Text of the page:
Are air fresheners bad for your health?

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Air fresheners sell like gangbusters in the United States. Around 75 percent of American homes use some form of them, racking up more than $1 billion in profits for the industry [source: NRDC]. In fact, since 2003, sales have doubled as the market has broadened to offer solid, aerosol and plug-in varieties in a smorgasbord of scents.

But the domestic fragrances and odor neutralizers have also received a bad rap for their chemical stewpots. Environmental groups repeatedly warn against using many types of air fresheners, citing a list of pollutants they claim can threaten our health. At the same time, industry representatives maintain that air fresheners pose no risk. U.S. government organizations, such as the Consumer Product Safety Commission and the Environmental Protection Agency, have not ruled on whether they should be legal since studies on their health effects are scarce.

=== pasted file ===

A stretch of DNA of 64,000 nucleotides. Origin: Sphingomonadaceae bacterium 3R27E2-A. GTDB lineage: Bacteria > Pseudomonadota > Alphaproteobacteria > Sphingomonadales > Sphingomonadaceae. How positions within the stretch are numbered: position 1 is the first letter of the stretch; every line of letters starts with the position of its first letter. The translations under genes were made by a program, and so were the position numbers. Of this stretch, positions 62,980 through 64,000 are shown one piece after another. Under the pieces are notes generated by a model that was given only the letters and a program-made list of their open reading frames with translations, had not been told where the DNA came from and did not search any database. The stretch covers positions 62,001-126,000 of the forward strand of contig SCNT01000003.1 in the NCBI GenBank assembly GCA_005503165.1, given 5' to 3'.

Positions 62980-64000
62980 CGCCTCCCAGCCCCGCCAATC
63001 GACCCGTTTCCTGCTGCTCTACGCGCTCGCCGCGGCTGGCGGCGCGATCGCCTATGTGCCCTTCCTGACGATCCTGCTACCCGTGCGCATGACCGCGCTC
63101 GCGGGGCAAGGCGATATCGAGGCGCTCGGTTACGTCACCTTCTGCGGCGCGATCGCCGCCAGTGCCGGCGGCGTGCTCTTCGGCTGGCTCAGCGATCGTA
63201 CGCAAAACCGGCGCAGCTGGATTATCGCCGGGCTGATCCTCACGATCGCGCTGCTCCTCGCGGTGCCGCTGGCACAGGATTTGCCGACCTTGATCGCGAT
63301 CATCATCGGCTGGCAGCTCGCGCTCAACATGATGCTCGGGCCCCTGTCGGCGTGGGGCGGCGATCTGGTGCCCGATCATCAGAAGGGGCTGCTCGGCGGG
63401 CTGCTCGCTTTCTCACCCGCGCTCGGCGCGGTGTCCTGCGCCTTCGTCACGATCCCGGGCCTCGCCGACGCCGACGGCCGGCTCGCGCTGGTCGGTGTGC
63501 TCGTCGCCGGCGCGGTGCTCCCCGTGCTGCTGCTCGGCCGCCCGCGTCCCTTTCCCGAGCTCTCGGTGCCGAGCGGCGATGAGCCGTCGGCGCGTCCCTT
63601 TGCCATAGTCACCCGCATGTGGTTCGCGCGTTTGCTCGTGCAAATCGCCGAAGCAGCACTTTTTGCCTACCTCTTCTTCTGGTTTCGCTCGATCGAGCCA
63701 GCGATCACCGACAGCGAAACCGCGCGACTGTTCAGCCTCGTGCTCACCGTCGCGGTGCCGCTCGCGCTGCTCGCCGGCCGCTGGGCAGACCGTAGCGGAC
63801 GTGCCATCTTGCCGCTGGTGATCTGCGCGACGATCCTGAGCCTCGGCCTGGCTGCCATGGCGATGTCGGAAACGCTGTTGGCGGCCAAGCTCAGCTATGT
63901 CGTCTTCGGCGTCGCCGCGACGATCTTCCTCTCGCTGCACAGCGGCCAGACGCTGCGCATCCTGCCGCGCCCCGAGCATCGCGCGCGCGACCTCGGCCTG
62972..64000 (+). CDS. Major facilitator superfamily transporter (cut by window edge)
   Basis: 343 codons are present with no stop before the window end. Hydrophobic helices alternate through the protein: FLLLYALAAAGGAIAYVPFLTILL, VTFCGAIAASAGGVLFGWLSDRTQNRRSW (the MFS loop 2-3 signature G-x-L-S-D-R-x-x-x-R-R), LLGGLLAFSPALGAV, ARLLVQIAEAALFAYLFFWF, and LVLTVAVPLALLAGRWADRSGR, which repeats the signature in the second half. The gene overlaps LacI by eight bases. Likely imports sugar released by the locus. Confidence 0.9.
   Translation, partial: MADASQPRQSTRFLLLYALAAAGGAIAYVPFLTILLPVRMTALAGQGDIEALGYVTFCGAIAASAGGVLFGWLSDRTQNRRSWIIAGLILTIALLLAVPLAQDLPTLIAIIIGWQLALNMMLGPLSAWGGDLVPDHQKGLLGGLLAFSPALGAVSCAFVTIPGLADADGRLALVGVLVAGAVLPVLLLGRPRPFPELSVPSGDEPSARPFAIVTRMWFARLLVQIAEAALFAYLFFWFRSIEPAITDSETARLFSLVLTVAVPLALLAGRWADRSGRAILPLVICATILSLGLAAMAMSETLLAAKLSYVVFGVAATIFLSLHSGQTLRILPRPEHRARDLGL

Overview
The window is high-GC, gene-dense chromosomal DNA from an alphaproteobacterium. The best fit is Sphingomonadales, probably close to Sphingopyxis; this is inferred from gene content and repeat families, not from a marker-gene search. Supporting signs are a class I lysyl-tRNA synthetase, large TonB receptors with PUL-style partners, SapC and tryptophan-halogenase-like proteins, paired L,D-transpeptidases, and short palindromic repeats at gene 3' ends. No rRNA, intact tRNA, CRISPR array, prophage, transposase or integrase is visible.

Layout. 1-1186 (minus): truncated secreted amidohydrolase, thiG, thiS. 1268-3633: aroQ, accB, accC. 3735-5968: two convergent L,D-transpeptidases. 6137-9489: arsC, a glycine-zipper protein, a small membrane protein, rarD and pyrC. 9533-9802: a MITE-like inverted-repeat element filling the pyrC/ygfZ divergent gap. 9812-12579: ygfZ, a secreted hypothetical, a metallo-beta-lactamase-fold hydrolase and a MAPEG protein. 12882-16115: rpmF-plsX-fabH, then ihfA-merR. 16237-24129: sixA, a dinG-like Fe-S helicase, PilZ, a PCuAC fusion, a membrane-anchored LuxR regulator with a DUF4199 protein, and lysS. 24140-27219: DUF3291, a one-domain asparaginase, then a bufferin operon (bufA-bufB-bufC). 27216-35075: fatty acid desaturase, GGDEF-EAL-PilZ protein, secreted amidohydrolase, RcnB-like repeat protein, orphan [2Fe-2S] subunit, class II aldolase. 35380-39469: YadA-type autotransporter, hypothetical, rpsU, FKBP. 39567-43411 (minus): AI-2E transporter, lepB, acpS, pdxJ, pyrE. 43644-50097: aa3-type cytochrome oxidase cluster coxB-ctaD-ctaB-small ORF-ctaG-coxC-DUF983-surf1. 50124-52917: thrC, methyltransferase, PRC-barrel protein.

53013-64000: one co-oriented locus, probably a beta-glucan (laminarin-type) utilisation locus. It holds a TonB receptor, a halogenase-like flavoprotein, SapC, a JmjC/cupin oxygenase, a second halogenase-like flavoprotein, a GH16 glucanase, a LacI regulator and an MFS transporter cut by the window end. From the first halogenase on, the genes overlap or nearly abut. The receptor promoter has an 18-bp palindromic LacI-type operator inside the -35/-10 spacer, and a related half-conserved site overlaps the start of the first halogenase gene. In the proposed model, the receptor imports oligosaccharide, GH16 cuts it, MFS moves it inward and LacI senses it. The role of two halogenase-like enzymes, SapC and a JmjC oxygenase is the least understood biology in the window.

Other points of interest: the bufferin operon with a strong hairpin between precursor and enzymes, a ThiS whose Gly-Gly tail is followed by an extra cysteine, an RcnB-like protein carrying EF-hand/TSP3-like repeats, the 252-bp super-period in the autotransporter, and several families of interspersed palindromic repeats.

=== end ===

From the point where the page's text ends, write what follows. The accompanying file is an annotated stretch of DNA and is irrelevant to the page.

A 2007 study by the National Resource Defense Council (NRDC) spiked this public debate. In testing 14 different air fresheners sold at a Walgreens drug store, the study concluded that many contained chemicals that could cause developmental and reproductive problems, especially for infants [source: NRDC]. It highlighted the presence of phthalates, chemicals that manufacturers use as plastic softeners and to hold fragrances. California and Washington have banned the sale of children's toys containing phthalates because of their link to hormonal disruptions in additional studies on animals.

Although the organization didn't call for the removal of the air fresheners from the market, it set off a wave of mixed reactions. Walgreens, for instance, removed three of its generic brand air fresheners that the study found had the highest levels of phthalates [source: Meersman]. Some, however, called the NRDC testing procedures into question since it didn't take into account factors such as the size of the room it is dispensed in, a person's distance from the product and the time they stay in a room [source: Masters].

But the list of possible air freshener irritants doesn't stop there. On the next page, we'll cover the other offenders and natural ways you can halt odors at home.